I lived in Nashville at the time. There are a bunch of rich people there. But they’re all musicians. They don’t do technology. We most emphatically did not hang out. We weren’t going to fill this round through my network.

Eventually, by connecting me to their network of rich people, I was able to raise $2.25 million. Mostly through luck not skill. I didn’t build a deck. I didn’t run a formal process. I didn’t pitch multiple investors to get competitive term sheets. I pretty much did the exact opposite of the play book. The investor who filled out the round turned me down at first, but I heard his wife persuaded him. I don’t know if she liked me or was cursing him.

Once all of the investors are in place, you wait.

The things you learn in your first round.

Closing takes about thirty days. Five rounds later, I have no idea why. It takes thirty days, and it costs $30,000. One of the terms in the term sheet you get from your investors states that you pay for closing. “We’re going to give you this money, and then you’re going to give some of it to the lawyers.” Investors cap the fees, and the lawyers coincidentally hit that exact number every time.

I honestly don’t know what the lawyers do at closing. The documents are massively long, but they’re pretty much the same. At a late-stage company, I can understand: There is diligence to do (although not by the lawyers), financial data to look through (done by analysts, not lawyers), customers to talk to (by the investors, not the lawyers). At an early stage, though, there just isn’t much information. I don’t know what they do.

But it takes thirty days. And costs thirty grand. Says so on the term sheet.

So you wait.

But when that waiting stopped, boy howdy did things move.

The money did get deposited. It was a real bank after all.

Within a month I’d moved from Nashville to Portland. Within two months, I had my next three employees. And within six months I had a team of ten.

Raising money set us off like a rocket. Bootstrapping for more than four years provided a fantastic foundation for quick growth.

Looking back, I’m glad we raised money. I only wish we had done it earlier.

How TechCrunch is like the Iliad



The drive for social status created the worst, most important part of the Iliad. Now it’s filling up investment announcements. Picture by Mikuláš Prokop

My fancy liberal arts school hazed me, like it does all students: I had to read The Iliad and The Odyssey.

We did more than read. We wrote. We talked. We dissected, for meaning and history. Me, and a dozen other kids I’d just met. It was school, after all.

The Odyssey is great. A proper story. Easy to read, and easy to see why it stuck around.

The Iliad is… not. It’s hard to read. Everyone in it is kind of a jerk. The biggest jerks are the biggest stars. The entire story rotates around a woman - Helen - without giving her agency. Maybe she didn’t want to go home?

For all its difficulty, it’s the more important book. Studying it taught me a lot.

Founders could learn from it even today.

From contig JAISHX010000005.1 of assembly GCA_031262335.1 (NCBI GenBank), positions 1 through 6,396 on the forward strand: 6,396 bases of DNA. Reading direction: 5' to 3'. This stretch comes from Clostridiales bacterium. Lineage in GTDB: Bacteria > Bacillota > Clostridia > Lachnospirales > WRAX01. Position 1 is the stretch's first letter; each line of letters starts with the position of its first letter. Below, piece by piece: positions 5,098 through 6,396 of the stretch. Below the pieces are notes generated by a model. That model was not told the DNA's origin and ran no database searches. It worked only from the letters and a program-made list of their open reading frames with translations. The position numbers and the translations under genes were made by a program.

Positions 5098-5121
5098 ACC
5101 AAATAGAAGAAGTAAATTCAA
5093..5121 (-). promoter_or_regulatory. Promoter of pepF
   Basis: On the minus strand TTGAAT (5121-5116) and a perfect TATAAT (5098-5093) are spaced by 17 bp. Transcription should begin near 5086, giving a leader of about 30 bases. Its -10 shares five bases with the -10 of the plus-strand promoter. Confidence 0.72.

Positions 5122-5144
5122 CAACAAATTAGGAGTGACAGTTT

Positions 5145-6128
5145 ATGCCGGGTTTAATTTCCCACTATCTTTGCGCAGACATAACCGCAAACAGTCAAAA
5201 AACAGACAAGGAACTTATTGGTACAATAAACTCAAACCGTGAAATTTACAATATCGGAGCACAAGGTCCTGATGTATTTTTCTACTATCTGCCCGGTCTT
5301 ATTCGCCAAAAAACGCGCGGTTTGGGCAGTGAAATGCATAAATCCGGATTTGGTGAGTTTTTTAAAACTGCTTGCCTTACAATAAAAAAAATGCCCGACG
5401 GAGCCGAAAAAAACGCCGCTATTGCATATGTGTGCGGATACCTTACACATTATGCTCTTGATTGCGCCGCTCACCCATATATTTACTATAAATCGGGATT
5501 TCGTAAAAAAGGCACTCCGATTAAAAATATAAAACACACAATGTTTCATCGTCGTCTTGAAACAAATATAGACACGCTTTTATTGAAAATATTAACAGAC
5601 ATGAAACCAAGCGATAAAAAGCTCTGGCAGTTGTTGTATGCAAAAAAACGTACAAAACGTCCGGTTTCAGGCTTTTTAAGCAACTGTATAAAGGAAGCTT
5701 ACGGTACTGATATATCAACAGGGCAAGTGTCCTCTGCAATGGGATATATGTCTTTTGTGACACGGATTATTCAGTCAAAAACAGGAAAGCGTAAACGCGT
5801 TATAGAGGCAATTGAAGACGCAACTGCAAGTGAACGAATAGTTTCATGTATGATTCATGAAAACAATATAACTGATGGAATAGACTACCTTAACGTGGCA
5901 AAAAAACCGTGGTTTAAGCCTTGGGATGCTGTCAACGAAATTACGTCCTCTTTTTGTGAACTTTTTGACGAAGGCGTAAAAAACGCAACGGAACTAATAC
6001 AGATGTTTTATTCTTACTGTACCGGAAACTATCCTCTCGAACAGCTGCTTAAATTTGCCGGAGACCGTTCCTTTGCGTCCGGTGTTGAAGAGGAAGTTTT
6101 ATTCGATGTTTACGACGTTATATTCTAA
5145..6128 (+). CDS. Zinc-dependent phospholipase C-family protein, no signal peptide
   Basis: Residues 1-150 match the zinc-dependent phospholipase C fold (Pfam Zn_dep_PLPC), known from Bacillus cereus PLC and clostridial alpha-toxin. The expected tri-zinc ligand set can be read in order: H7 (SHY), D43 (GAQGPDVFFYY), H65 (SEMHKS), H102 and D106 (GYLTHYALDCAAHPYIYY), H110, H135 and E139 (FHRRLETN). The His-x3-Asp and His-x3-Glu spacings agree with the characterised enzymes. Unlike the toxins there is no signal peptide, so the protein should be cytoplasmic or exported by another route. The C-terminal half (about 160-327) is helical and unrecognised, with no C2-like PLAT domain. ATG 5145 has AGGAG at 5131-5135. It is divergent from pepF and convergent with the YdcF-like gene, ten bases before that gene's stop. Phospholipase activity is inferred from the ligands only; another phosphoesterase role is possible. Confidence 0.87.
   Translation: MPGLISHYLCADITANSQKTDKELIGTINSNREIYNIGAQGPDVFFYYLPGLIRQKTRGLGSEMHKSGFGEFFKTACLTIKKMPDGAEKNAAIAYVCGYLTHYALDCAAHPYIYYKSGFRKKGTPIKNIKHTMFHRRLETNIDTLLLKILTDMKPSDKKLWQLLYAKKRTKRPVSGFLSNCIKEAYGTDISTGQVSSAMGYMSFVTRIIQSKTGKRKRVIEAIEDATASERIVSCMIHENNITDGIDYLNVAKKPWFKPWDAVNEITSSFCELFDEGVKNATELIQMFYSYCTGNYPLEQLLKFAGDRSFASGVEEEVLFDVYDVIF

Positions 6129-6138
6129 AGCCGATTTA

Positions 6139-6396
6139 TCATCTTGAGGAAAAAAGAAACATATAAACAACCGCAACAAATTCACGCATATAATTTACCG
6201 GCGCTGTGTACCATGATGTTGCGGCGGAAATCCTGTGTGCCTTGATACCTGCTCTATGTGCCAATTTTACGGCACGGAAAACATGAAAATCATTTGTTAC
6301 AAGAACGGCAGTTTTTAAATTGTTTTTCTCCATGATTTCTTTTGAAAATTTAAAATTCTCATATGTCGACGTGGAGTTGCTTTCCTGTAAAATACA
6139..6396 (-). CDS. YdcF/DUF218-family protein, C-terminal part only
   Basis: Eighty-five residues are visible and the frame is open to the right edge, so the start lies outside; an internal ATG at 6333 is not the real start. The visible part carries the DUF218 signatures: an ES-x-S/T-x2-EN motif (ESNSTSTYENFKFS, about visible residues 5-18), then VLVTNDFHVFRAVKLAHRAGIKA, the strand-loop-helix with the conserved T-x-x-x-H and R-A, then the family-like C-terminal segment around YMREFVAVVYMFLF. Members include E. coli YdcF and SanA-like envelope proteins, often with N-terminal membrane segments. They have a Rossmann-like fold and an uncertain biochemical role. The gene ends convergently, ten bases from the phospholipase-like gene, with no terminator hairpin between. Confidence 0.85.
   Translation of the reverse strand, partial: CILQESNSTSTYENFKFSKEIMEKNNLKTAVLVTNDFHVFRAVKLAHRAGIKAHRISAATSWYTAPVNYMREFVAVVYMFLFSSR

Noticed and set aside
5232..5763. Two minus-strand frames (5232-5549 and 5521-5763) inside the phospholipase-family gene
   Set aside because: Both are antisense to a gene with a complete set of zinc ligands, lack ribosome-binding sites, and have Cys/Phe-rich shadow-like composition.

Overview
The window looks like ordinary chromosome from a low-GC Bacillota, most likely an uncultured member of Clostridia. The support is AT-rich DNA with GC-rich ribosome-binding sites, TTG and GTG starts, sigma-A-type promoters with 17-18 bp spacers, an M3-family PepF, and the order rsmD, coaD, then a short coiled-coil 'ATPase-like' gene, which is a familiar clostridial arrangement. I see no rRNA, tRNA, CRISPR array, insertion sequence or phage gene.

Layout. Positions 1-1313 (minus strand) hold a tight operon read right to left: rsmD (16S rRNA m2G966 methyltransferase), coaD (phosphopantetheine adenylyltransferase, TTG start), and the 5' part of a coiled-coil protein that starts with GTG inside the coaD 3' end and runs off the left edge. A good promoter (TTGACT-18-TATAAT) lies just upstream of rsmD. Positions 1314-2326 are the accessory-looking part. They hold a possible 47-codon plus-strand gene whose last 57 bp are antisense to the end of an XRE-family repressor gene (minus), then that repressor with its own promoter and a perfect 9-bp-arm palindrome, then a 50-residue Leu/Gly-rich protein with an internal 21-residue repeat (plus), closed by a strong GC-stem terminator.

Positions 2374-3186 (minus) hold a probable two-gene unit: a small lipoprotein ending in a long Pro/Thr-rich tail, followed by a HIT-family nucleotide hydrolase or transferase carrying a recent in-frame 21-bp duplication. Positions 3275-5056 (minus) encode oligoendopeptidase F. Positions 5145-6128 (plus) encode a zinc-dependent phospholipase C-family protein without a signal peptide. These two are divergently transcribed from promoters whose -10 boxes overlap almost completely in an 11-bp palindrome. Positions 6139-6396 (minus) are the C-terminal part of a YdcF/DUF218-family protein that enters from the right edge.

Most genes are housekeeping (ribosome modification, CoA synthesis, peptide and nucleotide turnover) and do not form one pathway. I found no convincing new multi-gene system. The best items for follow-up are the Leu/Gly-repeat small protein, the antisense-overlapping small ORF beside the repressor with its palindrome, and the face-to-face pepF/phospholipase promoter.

In a hard book to read, one section is by far the hardest, weirdest, and seemingly most pointless. We called it the Parade of Ships, but Wikipedia uses the less glamorous “Catalogue of Ships.” It is exactly what it sounds like: A description of a lot of ships. More than a thousand. You know. Because Helen’s face was so beautiful it launched a thousand ships.

This gives us the millihelen: Enough beauty to launch one ship.

The Catalogue is scintillating:

First the Boeotians, led by Peneleos, Leitus, Arcesilaus, Prothoenor and Clonius; they came from Hyrie and stony Aulis, from Schoenus, Scolus and high-ridged Eteonus; from Thespeia and Graea, and spacious Mycalessus; from the villages of Harma, Eilesium and Erythrae; from Eleon, Hyle, Peteon, Ocalea and Medeon’s stronghold; from Copae, Eutresis, and dove-haunted Thisbe; from Coroneia and grassy Haliartus, Plataea and Glisas, and the great citadel of Thebes; from sacred Onchestus, Poseidon’s bright grove; from vine-rich Arne, Mideia, holy Nisa and coastal Anthedon. They captained fifty ships, each with a hundred and twenty young men.

That’s just the first paragraph! Every time I read this I delight in its nothingness. Now that I don’t have an essay due.

This litany, 2,500 years later, wakes our deepest fears about dusty old books. You’re probably feeling pretty good about skipping it. Yet it drove people to tell this story again and again. Being in it mattered. To your family. To your village. To everyone in Greece. Without the Catalogue of Ships, The Iliad might not survive.

Retelling a great story would always draw a crowd. (Remember: Both of these books were told in oral form long before they were ever written down.) But giving every listener a chance to brag or shrink because of the behavior of one of their ancestors… jackpot!

I was reading a funding announcement recently, and was struck by this:

Investors in the $10.1 million round for the company were led by ArcTern Ventures and joined by new backers Capricorn Investment Group, Incite Ventures. Previous financiers in the company included Wireframe Ventures, Congruent Ventures, Ulu Ventures, Energy Foundry, Hardware Club, 1/0 Capital, and Wells Fargo Strategic Capital […].

That’s a long list. Especially so for a company likely raising only its second round of funding (based on the amount).

Then it hit me:

These investors are listed for the exact same reason the ships are catalogued in The Iliad!